The language of the Navajo tribe helped win World War II when the famed Navajo "Windtalkers" relayed messages to Allied forces in code the Japanese were never able to break.
Now, some 70 years later, a movie studio is part of an effort to keep the Navajo language alive -- enlisting the help of a friendly little fish.
Eleven-year-old Quinton Kien is one of the Navajo Nation's youngest fluent speakers. The language, which he learned from his grandmother, is giving a new voice to one of Disney Pixar's most popular films, "Finding Nemo."
"I just want to make this Nemo movie to get my native language out," Quinton told CBS News.
The Navajo edition of "Finding Nemo" is more than entertainment. It's part of an ongoing effort to preserve the traditional language of the nation's largest Native American tribe.
Rick Dempsey, senior vice president for character voices at Disney, is working in collaboration with the Navajo Nation Museum.
"It's got a little staccato pace to it," Dempsey said. "There's a lot of little breaks in the language, so that makes it difficult for lip sync."
The studio held auditions on the reservation but had a hard time casting the title role.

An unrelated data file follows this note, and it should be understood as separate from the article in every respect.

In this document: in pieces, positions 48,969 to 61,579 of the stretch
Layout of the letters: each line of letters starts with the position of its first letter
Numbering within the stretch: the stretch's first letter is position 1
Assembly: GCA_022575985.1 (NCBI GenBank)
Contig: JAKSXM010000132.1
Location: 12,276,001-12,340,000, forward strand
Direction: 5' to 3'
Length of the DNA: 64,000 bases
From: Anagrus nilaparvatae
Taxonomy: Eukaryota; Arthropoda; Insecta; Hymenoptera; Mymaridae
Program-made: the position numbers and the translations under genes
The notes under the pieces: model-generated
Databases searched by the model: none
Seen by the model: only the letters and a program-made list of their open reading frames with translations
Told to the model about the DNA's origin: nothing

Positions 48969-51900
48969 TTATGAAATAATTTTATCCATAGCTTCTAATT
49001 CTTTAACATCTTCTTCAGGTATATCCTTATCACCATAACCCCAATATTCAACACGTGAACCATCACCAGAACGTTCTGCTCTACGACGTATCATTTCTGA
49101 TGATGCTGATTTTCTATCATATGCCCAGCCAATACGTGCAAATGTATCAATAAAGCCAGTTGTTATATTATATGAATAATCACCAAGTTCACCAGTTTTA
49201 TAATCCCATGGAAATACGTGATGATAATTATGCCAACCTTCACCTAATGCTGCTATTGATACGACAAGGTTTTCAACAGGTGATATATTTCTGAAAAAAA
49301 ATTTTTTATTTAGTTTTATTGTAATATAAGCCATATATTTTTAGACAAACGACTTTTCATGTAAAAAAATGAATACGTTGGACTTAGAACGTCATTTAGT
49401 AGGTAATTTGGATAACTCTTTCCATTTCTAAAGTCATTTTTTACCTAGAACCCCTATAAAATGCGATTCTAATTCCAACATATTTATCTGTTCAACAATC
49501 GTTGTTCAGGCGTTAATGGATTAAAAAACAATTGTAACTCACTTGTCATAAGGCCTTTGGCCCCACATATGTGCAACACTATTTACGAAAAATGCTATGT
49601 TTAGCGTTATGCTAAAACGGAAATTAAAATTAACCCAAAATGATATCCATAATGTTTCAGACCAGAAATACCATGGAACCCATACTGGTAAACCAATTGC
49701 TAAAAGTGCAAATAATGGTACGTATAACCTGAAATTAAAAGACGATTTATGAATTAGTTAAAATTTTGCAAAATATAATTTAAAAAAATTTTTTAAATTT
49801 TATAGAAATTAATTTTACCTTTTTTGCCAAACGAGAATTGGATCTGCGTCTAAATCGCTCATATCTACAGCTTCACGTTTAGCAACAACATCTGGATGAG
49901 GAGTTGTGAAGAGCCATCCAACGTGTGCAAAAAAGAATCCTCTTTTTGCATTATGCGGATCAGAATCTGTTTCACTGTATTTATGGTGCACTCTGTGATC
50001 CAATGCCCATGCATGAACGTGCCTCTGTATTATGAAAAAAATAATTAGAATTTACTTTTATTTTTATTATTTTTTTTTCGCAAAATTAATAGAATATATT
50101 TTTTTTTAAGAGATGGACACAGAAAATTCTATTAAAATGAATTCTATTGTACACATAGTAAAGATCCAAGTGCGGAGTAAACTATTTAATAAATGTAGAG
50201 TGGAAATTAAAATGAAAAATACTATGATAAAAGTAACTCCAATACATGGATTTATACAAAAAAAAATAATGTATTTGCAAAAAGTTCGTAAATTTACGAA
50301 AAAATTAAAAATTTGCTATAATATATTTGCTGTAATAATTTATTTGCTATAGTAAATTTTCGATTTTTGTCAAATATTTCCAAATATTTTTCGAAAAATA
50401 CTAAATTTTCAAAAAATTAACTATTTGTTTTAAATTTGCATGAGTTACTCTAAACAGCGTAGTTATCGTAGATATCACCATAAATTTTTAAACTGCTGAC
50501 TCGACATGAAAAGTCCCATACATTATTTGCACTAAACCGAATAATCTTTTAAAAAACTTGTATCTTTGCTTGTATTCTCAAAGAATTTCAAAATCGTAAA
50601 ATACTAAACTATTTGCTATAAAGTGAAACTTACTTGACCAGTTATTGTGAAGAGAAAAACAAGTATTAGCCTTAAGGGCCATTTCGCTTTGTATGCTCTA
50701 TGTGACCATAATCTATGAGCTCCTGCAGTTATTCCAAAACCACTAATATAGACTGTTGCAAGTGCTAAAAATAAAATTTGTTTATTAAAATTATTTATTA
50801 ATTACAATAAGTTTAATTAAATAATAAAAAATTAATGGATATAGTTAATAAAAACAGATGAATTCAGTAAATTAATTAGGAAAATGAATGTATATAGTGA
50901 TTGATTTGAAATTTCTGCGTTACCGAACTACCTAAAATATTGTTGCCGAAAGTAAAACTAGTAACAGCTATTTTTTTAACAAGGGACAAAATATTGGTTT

"There's not a lot of opportunities in terms of how many kids to pull from because there aren't that many kids that are fluent in the language," Dempsey said.
"A majority of the fluent speakers are 40 and above," said Manny Wheeler, director of the museum in Window Rock, New Mexico. "Our oral tradition really is very dynamic, very descriptive, and they're great stories, and so here now this is the new age, and these are the new stories."
Two years ago, Lucasfilm sponsored a Navajo translation of the original "Star Wars." The film was a huge success.
Thirteen-year-old Adrian Hardy went to the premiere with his grandmother. He said the films are a good way to keep young people interested in the language.
"I usually speak to my friends in Navajo to get them more interested in Navajo," Adrian said.
"We're helping save a language. We're giving a booster to Navajo language," Wheeler said. "We're trying to make a difference for our Navajo people and trying to help the culture survive. And it will. You know, I'm really optimistic about that."
With help from the next generation ... and a little orange fish.
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